A further implication of this is that coherence cannot be the major test of validity for a cultural description. Cultural systems must have a minimal degree of coherence, else we would not call them systems; and, by observation, they normally have a great deal more. But there is nothing so coherent as a paranoid's delusion or a swindler's story. The force of our interpretations cannot rest, as they are now so often made to do, on the tightness with which they hold together, or the assurance with which they are argued. Nothing has done more, I think, to discredit cultural analysis than the construction of impeccable depictions of formal order in whose actual existence nobody can quite believe. 


If anthropological interpretation is constructing a reading of what happens, then to divorce it from what happens--from what, in this time or that place, specific people say, what they do, what is done to them, from the whole vast business of the world--is to divorce it from its applications and render it vacant. A good interpretation of anything--a poem, a person, a history, a ritual, an institution, a society--takes us into the heart of that of which it is the interpretation. When it does not do that, but leads us instead somewhere else--into an admiration of its own elegance, of its author's cleverness, or of the beauties of Euclidean order--it may have its intrinsic charms; but it is something else than what the task at hand--figuring out what all that rigamarole with the sheep is about--calls for. 


The rigamarole with the sheep--the sham theft of them, the reparative transfer of them, the political confiscation of them--is (or was) essentially a social discourse, even if, as I suggested earlier, one conducted in multiple tongues and as much in action as in words.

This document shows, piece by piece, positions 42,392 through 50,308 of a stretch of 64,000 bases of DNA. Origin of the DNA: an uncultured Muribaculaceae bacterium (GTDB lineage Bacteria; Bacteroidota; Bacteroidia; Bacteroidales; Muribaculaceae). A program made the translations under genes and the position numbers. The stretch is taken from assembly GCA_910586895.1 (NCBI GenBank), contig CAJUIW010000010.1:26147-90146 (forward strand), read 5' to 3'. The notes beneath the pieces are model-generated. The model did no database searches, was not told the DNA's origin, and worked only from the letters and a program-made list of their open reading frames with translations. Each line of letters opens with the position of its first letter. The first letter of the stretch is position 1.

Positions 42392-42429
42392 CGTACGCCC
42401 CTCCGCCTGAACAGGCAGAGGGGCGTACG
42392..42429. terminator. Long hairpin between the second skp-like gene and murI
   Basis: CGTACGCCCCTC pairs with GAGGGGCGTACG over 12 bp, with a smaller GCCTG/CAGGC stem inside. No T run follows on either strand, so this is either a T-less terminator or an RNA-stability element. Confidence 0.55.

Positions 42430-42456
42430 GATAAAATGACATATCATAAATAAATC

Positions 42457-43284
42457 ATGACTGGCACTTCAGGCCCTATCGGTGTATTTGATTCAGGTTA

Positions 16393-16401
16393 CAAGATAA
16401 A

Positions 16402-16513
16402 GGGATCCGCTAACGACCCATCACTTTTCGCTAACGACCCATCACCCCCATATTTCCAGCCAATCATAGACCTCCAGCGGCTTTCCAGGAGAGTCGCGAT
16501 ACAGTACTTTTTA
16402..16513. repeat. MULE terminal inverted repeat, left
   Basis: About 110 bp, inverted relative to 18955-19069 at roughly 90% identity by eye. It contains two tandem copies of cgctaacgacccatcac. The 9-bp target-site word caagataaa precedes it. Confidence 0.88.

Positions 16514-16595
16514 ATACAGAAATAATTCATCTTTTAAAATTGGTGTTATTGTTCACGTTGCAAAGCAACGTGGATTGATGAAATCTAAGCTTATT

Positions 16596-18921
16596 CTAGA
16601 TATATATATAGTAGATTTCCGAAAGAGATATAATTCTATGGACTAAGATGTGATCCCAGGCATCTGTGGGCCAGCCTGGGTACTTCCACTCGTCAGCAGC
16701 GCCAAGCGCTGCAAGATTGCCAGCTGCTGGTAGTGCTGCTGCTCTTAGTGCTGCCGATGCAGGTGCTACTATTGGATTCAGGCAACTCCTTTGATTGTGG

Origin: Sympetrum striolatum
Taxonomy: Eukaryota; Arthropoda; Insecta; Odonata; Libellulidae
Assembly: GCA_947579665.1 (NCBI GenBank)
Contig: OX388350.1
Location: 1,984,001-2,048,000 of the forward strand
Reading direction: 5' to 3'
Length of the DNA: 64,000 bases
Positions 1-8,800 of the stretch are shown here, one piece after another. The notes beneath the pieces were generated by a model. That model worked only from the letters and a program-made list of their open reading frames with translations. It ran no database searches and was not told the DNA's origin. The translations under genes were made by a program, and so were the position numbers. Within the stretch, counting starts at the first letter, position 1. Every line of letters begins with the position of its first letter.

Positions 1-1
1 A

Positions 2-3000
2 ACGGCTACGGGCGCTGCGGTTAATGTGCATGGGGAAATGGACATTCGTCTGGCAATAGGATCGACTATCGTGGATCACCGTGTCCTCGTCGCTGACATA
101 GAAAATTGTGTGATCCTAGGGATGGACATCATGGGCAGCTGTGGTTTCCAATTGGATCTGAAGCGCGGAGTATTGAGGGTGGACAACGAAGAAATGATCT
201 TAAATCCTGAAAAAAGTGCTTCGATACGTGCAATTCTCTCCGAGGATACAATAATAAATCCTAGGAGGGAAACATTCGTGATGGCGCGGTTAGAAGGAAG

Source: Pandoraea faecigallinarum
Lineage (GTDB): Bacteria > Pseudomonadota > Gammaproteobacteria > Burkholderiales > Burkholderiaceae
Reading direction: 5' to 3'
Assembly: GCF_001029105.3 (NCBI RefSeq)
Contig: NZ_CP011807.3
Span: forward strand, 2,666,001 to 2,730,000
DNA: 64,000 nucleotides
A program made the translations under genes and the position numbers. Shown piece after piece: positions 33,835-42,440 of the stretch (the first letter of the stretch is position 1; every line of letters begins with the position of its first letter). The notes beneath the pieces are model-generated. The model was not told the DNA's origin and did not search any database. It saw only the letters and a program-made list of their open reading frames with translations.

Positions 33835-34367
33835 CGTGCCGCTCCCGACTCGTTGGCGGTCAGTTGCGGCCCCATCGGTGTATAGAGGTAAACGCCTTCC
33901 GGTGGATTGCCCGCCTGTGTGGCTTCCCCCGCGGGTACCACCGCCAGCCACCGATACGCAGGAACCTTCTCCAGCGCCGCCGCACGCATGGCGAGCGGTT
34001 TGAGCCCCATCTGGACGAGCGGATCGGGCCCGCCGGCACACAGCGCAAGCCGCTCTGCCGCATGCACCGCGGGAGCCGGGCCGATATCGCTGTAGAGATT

Claiming his 'ar, Cohen invoked the trade pact; recognizing the claim, the sheikh challenged the offenders' tribe; accepting responsibility, the offenders' tribe paid the indemnity; anxious to make clear to sheikhs and peddlers alike who was now in charge here, the French showed the imperial hand. As in any discourse, code does not determine conduct, and what was actually said need not have been. Cohen might not have, given its illegitimacy in Protectorate eyes, chosen to press his claim. The sheikh might, for similar reasons, have rejected it. The offenders' tribe, still resisting French authority, might have decided to regard the raid as "real" and fight rather than negotiate. The French, were they more habil╚ and less dur (as, under Mareschal Lyautey's seigniorial tutelage, they later in fact became), might have permitted Cohen to keep his sheep, winking--as we say--at the continuance of the trade pattern and its limitation to their authority. And there are other possibilities: the Marmushans might have regarded the French action as to great an insult to bear and gone into dissidence themselves; the French might have attempted not just to clamp down on Cohen but to bring the sheikh himself more closely to heel; and Cohen might have concluded that between renegade Berbers and Beau Geste soldiers, driving trade in the Atlas highlands was no longer worth the candle and retired to the better-governed confines of the town. This, indeed, is more or less what happened, somewhat further along, as the Protectorate moved toward genuine sovereignty. But the point here is not to describe what did or did not take place in Morocco. (From this simple incident one can widen out into enormous complexities of social experience.) It is to demonstrate what a piece of anthropological interpretation consists in tracing the curve of a social discourse; fixing it into inspectable form.